First, we must address the shocking truth. Dogs are not people. *gasp* And thankfully not. The relationship between a person and a dog is unique. It’s a retreat away from the demands of relationships with other people. It’s a quiet, persistent bond unlike any other.

The mistake in the above logic is the inherent assertion only people are worthy of effort and devotion. In fact, the fidelity we show our dogs is only just — just, as in, fair, equitable, deserved.

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One of these things is just a dog, and it’s not Eko

After he helped me overcome one of the most difficult times in my life, how could I show Eko anything other than the same singular devotion he showed me?

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It’s a devotion the people who love us understand. Because love is not a finite resource to guard. It’s an infinite possibility that can somehow still fit on a single futon

Which is why after our road trip ended, Eko and I moved to Chicago to be with my longtime girlfriend, Emily. We settled into a comfortable routine, until a couple years later when I had a familiar feeling that we needed to shake things up.

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And so we did! 

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Puppy Penny kicked off a mad scramble of near continuous (mis)adventures as we scouted our new city

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Because of Eko and Penny we’ve explored more than we ever would have without them

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We’ve savored each day more than we ever would have without them

Rhodesian RIdgeback, blog, adventure, travel, marking our territoryAnd we’ve certainly smiled a whole lot more than we ever would have without them

On account of a couple dogs helping one lost boy find his way, we even had a wedding!
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Emily and I got married, that is. Not the dogs.
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Through it all, everything I love still manages to fit on an old futon

So why do I write about just dogs? Because it’s just a couple dogs who help me find and rediscover myself each day.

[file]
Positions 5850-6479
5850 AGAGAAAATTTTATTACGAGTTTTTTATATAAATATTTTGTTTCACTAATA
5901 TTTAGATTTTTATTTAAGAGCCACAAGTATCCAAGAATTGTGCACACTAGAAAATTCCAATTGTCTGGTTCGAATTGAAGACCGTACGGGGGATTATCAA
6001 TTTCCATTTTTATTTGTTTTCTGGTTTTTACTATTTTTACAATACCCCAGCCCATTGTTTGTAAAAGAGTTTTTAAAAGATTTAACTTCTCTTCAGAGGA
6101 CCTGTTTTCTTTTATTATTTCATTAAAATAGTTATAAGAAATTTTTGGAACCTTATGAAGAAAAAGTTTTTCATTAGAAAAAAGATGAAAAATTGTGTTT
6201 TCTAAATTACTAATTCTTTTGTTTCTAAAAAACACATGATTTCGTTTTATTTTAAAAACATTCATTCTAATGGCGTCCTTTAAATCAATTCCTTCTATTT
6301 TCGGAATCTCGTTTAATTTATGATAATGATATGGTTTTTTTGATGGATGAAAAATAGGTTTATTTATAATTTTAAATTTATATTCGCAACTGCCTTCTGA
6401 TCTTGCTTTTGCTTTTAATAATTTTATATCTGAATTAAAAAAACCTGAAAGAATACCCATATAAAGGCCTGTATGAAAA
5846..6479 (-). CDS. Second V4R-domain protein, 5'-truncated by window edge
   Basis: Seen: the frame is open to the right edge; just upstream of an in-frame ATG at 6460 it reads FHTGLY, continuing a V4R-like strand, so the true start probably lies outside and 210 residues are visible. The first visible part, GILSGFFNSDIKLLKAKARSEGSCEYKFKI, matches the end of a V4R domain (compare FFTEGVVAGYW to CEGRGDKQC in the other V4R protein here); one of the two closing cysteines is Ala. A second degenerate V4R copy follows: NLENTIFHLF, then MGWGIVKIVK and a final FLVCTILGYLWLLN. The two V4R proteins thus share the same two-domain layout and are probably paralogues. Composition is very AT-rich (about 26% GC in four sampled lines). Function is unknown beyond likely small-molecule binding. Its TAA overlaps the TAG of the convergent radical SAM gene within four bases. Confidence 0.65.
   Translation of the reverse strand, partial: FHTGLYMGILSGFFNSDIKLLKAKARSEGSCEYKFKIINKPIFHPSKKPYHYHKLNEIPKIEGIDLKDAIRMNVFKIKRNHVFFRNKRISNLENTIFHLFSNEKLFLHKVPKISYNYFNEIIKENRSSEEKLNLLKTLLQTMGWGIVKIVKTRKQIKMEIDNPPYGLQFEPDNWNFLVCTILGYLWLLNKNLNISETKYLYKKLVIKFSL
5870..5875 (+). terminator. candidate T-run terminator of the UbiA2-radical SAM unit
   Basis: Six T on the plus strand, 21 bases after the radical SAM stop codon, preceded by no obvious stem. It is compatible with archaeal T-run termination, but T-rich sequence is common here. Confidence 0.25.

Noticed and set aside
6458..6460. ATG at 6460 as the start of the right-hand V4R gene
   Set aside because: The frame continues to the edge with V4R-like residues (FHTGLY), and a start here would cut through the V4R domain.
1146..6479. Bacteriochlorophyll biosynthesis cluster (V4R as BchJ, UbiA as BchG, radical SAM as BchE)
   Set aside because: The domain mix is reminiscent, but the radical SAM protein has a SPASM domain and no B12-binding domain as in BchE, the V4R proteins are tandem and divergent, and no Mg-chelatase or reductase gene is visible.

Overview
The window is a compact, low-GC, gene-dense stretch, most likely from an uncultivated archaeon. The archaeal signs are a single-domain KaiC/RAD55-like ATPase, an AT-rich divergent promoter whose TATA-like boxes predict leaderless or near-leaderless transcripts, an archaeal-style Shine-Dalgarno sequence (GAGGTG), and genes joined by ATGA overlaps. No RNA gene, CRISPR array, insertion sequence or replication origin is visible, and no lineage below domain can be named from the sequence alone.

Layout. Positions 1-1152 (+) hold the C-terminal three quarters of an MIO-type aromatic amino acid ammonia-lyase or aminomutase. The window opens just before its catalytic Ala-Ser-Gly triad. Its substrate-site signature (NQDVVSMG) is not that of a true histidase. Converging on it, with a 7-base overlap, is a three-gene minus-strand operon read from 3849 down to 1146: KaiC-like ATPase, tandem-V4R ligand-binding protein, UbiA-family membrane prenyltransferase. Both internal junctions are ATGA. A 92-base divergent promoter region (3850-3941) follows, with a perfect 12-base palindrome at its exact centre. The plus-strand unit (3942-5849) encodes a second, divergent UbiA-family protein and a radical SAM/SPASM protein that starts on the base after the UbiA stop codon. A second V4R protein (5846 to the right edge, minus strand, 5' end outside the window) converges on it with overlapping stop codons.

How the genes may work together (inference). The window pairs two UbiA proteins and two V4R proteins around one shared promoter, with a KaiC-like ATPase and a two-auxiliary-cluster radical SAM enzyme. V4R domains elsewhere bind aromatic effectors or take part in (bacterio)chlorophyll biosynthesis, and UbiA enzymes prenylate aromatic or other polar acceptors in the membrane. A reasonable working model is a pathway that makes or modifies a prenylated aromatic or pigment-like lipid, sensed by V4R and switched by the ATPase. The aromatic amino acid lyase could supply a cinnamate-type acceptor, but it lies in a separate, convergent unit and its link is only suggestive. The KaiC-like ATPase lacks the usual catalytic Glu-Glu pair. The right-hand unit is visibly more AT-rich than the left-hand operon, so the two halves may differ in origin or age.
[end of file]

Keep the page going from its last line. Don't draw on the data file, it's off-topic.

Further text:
And for those who still say they’re “just” dogs? I agree. I’d never want them to be anything else.

What Preposition Defines Your Pup?

We live in a world of nouns, defined by verbs. People, places and things defined by actions, occurrences and states of being.

But I think to know someone you need to know the answer to not just “Who?” and “What?” but also “How?” It’s a fun question I asked myself about Eko and Penny as I watched them play at the beach.
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 How does Eko play? He plays with

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Happiest when playing with me, or Penny or that crazy-smiling Weim in th background

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Left alone, Eko is easily bored. But give him someone to play with, and he couldn’t be happier

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How does Penny play? She plays despite.

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That is, she plays fearless 

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Despite being diminutive, she gamely crashes into Eko

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And despite whether Eko wants to play with her, she’s mixing it up with him!

Despite her size, despite the weather, despite just about anything, Penny plays on.

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To know Eko is to know the world with him

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To know Penny is to know her despite the world

Penny drives us forward, while Eko keeps us together. Forward and together, a pretty good motto to live by!

What about you guys? If you had to pick a preposition most suited to your pet, what would it be?

How Do You Measure The Age of a Dog?

When Penny first came on the scene, it was quite clear who the younger sibling was.Rhodesian RIdgeback, blog, chicago, adventure

No doubt that this stinker was the family puppy